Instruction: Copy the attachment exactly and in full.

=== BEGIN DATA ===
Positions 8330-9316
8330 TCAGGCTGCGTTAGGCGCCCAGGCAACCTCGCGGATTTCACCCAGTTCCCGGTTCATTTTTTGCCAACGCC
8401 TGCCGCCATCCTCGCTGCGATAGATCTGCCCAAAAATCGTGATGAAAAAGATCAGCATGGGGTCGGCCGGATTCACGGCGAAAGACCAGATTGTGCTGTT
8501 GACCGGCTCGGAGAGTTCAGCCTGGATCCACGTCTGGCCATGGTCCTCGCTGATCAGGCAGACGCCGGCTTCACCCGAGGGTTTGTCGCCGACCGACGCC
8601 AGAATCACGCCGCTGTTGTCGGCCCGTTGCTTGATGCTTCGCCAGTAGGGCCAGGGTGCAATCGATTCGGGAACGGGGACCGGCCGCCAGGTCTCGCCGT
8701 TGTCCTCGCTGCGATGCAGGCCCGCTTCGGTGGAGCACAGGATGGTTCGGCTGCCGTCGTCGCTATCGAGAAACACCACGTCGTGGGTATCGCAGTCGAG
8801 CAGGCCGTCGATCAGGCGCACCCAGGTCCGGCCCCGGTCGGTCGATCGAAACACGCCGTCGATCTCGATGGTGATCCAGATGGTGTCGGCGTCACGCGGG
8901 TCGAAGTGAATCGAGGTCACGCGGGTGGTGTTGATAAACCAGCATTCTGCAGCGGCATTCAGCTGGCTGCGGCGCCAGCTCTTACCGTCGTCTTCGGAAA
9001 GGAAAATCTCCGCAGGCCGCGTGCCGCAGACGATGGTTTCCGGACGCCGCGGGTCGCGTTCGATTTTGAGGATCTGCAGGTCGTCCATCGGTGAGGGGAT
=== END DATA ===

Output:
Positions 8330-9316
8330 TCAGGCTGCGTTAGGCGCCCAGGCAACCTCGCGGATTTCACCCAGTTCCCGGTTCATTTTTTGCCAACGCC
8401 TGCCGCCATCCTCGCTGCGATAGATCTGCCCAAAAATCGTGATGAAAAAGATCAGCATGGGGTCGGCCGGATTCACGGCGAAAGACCAGATTGTGCTGTT
8501 GACCGGCTCGGAGAGTTCAGCCTGGATCCACGTCTGGCCATGGTCCTCGCTGATCAGGCAGACGCCGGCTTCACCCGAGGGTTTGTCGCCGACCGACGCC
8601 AGAATCACGCCGCTGTTGTCGGCCCGTTGCTTGATGCTTCGCCAGTAGGGCCAGGGTGCAATCGATTCGGGAACGGGGACCGGCCGCCAGGTCTCGCCGT
8701 TGTCCTCGCTGCGATGCAGGCCCGCTTCGGTGGAGCACAGGATGGTTCGGCTGCCGTCGTCGCTATCGAGAAACACCACGTCGTGGGTATCGCAGTCGAG
8801 CAGGCCGTCGATCAGGCGCACCCAGGTCCGGCCCCGGTCGGTCGATCGAAACACGCCGTCGATCTCGATGGTGATCCAGATGGTGTCGGCGTCACGCGGG
8901 TCGAAGTGAATCGAGGTCACGCGGGTGGTGTTGATAAACCAGCATTCTGCAGCGGCATTCAGCTGGCTGCGGCGCCAGCTCTTACCGTCGTCTTCGGAAA
9001 GGAAAATCTCCGCAGGCCGCGTGCCGCAGACGATGGTTTCCGGACGCCGCGGGTCGCGTTCGATTTTGAGGATCTGCAGGTCGTCCATCGGTGAGGGGAT